To describe the rehabilitation treatment and outcome of progressive multifocal leukoencephalopathy (PML) in the context of Human Immunodeficiency Virus (HIV).
The medical history of two HIV-positive patients with PML was reviewed; information on their neurological impairments, rehabilitation treatment and outcome was gathered.
The patients, a 47-year-old married man and a 34-year-old single man, both suffered from dense right hemiplegia and motor aphasia. Their rehabilitation course was delayed and prolonged: they were suitable for intensive multidisciplinary rehabilitation only 8 months or more after the initial presentation. Their treatment in outpatient rehabilitation daycare three times a week, that lasted 7 months on average, resulted in slow and steady functional improvement. At the end of the rehabilitation treatment, both patients were living at home, able to express themselves, and able to walk independently with an assistive device. They remained with moderate disability (modified Rankin scale of 3).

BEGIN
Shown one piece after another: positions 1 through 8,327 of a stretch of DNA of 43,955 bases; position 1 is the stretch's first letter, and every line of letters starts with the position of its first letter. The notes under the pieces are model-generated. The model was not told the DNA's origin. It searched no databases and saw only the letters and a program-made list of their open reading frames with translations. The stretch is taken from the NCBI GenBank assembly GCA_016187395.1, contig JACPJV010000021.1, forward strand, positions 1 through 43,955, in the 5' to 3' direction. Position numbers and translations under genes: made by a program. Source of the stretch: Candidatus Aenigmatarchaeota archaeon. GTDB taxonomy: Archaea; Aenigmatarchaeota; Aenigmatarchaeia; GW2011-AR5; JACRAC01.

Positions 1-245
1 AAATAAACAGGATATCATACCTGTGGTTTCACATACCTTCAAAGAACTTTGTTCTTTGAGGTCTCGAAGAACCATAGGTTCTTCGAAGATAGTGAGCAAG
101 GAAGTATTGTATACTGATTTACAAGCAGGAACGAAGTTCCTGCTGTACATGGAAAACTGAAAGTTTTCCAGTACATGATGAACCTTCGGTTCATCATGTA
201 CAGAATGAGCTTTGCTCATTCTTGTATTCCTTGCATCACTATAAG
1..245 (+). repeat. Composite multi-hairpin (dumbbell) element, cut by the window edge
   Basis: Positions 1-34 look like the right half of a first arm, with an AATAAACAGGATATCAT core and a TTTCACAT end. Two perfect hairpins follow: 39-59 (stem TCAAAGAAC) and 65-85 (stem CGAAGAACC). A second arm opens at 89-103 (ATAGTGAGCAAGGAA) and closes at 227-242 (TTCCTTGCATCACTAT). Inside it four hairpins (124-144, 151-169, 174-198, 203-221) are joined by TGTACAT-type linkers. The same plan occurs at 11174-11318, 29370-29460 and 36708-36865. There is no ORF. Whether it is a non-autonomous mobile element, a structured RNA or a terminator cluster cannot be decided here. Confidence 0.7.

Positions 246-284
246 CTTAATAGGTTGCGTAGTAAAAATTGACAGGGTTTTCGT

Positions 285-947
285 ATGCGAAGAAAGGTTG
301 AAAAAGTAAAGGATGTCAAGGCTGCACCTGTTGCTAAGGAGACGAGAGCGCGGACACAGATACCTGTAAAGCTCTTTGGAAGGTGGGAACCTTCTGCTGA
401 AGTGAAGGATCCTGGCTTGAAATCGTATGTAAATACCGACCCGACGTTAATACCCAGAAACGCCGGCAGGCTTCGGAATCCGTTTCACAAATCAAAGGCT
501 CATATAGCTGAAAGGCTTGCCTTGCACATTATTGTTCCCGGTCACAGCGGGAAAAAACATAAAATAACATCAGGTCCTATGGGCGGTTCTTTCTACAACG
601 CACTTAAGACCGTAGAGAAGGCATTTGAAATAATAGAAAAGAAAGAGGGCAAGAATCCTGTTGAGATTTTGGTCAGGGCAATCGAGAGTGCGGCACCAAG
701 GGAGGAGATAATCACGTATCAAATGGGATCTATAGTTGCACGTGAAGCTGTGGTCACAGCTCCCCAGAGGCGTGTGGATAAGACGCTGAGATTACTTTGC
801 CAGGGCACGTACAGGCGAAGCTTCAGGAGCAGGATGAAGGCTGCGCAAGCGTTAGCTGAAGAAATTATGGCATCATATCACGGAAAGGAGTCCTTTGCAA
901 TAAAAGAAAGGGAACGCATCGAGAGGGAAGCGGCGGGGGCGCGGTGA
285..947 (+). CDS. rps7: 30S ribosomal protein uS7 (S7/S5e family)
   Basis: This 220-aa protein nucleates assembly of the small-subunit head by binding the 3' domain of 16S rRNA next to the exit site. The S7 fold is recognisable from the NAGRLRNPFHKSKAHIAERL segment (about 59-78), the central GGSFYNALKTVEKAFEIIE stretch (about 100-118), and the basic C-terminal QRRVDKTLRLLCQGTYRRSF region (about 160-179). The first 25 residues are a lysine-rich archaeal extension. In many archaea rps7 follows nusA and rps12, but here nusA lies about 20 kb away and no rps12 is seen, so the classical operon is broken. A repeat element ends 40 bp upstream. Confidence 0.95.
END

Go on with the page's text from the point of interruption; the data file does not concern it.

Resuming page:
PML patients require prolonged multidisciplinary rehabilitation treatment; however, considerable progress can be achieved. Implications for Rehabilitation Progressive multifocal leukoencephalopathy (PML) is a disabling disease occurring in particular in the context of Human Immunodeficiency Virus (HIV). Presently a growing number of HIV-positive PML patients eventually survive the disease and remain with severe neurological impairments. PML patients require prolonged multidisciplinary rehabilitation treatment, and considerable progress can be achieved.